Friday, July 10, 2015
From the Bookshelves: The Human Right to Citizenship: A Slippery Concept by Rhoda E. Howard-Hassmann and Margaret Walton-Roberts, Editors
The Human Right to Citizenship: A Slippery Concept by Rhoda E. Howard-Hassmann and Margaret Walton-Roberts, Editors, Jun 2015. A volume in the Pennsylvania Studies in Human Rights series
In principle, no human individual should be rendered stateless: the Universal Declaration of Human Rights stipulates that the right to have or change citizenship cannot be denied. In practice, the legal claim of citizenship is a slippery concept that can be manipulated to serve state interests. On a spectrum from those who enjoy the legal and social benefits of citizenship to those whose right to nationality is outright refused, people with many kinds of status live in various degrees of precariousness within states that cannot or will not protect them. These include documented and undocumented migrants as well as conventional refugees and asylum seekers living in various degrees of uncertainty. Vulnerable populations such as ethnic minorities and women and children may find that de jure citizenship rights are undermined by de facto restrictions on their access, mobility, or security.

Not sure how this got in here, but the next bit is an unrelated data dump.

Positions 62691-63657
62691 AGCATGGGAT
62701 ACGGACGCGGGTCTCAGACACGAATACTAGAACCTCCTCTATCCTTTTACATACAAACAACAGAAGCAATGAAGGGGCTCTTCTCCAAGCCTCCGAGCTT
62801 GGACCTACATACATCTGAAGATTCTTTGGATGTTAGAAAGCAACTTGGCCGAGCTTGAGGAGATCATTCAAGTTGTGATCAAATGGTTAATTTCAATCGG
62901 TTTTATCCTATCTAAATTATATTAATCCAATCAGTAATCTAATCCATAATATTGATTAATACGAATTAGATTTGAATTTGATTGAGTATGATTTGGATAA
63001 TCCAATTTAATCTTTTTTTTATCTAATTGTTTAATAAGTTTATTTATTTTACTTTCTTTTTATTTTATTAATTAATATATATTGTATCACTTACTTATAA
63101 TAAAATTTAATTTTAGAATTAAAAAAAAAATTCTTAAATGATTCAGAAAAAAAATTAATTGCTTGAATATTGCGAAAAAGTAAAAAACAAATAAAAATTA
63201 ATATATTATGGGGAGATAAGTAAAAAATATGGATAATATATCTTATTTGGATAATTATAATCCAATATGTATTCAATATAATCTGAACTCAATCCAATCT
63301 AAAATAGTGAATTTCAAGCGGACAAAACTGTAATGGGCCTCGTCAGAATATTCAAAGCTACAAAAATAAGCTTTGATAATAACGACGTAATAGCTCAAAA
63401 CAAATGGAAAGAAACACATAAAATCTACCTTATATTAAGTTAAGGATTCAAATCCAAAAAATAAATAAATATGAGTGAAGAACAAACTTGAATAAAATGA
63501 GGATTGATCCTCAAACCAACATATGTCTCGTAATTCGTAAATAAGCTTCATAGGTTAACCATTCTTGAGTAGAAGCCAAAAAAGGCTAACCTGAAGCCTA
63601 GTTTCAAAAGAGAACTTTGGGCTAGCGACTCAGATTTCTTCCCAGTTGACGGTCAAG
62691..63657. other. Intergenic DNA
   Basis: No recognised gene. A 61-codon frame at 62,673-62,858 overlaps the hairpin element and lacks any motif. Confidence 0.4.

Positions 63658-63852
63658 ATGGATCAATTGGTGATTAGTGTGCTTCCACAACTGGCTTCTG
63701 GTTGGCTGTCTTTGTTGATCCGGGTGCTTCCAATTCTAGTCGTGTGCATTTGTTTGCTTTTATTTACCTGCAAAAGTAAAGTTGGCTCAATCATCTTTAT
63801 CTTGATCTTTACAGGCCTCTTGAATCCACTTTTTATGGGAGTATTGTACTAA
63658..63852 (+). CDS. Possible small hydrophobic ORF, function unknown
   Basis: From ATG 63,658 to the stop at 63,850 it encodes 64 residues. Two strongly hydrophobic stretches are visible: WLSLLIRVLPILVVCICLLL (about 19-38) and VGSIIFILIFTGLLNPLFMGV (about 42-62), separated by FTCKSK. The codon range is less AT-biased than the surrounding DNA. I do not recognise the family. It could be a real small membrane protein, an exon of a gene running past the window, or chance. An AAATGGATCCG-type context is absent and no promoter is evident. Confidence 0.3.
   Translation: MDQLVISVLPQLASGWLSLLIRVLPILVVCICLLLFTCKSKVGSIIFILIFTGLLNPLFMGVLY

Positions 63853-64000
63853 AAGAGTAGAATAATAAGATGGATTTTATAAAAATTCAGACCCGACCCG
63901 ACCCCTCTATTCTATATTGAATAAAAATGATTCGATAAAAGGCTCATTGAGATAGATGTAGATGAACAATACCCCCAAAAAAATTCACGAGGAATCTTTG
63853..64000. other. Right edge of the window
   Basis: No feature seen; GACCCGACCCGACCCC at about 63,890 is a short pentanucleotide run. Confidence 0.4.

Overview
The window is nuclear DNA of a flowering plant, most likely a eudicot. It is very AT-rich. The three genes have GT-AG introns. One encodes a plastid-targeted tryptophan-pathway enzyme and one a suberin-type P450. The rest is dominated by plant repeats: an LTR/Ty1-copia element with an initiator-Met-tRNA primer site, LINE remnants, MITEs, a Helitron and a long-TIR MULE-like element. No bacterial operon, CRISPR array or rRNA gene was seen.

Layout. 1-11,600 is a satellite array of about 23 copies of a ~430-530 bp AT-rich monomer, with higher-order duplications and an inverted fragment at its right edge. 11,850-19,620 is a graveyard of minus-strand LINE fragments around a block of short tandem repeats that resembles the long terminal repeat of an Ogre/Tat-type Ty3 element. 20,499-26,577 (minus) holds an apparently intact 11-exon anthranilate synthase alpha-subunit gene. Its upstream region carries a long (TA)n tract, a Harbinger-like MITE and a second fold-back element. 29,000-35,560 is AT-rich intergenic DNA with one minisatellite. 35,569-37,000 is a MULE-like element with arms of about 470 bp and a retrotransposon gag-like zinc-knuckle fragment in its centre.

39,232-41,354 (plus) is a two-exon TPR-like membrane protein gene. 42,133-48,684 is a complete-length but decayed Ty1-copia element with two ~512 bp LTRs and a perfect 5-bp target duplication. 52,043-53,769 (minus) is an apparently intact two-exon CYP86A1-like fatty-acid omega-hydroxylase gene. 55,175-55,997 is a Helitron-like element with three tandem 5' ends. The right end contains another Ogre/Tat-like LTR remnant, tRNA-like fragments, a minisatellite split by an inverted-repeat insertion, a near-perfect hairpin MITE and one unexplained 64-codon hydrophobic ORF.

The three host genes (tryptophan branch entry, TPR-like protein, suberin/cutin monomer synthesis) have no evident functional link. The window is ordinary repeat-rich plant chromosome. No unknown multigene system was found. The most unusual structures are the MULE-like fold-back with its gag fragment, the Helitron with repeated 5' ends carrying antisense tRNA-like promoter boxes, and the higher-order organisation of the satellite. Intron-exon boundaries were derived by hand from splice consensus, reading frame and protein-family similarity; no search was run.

The Human Right to Citizenship provides an accessible overview of citizenship regimes around the globe, focusing on empirical cases of denied or weakened legal rights. Exploring the legal and social implications of specific national contexts, contributors examine the status of labor migrants in the United States and Canada, the changing definition of citizenship in Nigeria, Germany, India, and Brazil, and the rights of ethnic groups including Palestinians, Rohingya refugees in Bangladesh, Bangladeshi migrants to India, and Roma in Europe. Other chapters consider children's rights to citizenship, multiple citizenships, and unwanted citizenships.
With a broad geographical scope, this volume provides a wide-ranging theoretical and legal framework to understand the particular ambiguities, paradoxes, and evolutions of citizenship regimes in the twenty-first century.
Contributors: Michal Baer, Kristy A. Belton, Jacqueline Bhabha, Thomas Faist, Jenna Hennebry, Nancy Hiemstra, Rhoda E. Howard-Hassmann, Audrey Macklin, Margareta Matache, Janet McLaughlin, Carolina Moulin, Alison Mountz, Helen O'Nions, Chidi Anselm Odinkalu, Sujata Ramachandran, Kim Rygiel, Nasir Uddin, Margaret Walton-Roberts, David S. Weissbrodt.
Margaret Walton-Roberts is Associate Professor in Geography and Environmental Studies at Wilfrid Laurier University and the Balsillie School of International Affairs.